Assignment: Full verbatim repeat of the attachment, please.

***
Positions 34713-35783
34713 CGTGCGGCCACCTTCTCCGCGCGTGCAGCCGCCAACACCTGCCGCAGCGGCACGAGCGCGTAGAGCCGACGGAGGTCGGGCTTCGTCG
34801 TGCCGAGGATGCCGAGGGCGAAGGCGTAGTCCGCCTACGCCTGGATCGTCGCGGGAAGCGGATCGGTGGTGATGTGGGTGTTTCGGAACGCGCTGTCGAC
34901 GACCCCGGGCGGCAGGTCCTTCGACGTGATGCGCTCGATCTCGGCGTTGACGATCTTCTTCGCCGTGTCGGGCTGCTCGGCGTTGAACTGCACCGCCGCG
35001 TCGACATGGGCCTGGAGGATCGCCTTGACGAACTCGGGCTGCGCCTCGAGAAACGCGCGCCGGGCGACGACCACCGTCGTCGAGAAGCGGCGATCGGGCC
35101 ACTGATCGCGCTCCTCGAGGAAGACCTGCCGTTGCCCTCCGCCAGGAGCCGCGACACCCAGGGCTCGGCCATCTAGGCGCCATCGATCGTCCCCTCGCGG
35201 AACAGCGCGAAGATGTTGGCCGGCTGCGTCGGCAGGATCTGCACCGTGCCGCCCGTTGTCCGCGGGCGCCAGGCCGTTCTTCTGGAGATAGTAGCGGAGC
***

Positions 34713-35783
34713 CGTGCGGCCACCTTCTCCGCGCGTGCAGCCGCCAACACCTGCCGCAGCGGCACGAGCGCGTAGAGCCGACGGAGGTCGGGCTTCGTCG
34801 TGCCGAGGATGCCGAGGGCGAAGGCGTAGTCCGCCTACGCCTGGATCGTCGCGGGAAGCGGATCGGTGGTGATGTGGGTGTTTCGGAACGCGCTGTCGAC
34901 GACCCCGGGCGGCAGGTCCTTCGACGTGATGCGCTCGATCTCGGCGTTGACGATCTTCTTCGCCGTGTCGGGCTGCTCGGCGTTGAACTGCACCGCCGCG
35001 TCGACATGGGCCTGGAGGATCGCCTTGACGAACTCGGGCTGCGCCTCGAGAAACGCGCGCCGGGCGACGACCACCGTCGTCGAGAAGCGGCGATCGGGCC
35101 ACTGATCGCGCTCCTCGAGGAAGACCTGCCGTTGCCCTCCGCCAGGAGCCGCGACACCCAGGGCTCGGCCATCTAGGCGCCATCGATCGTCCCCTCGCGG
35201 AACAGCGCGAAGATGTTGGCCGGCTGCGTCGGCAGGATCTGCACCGTGCCGCCCGTTGTCCGCGGGCGCCAGGCCGTTCTTCTGGAGATAGTAGCGGAGC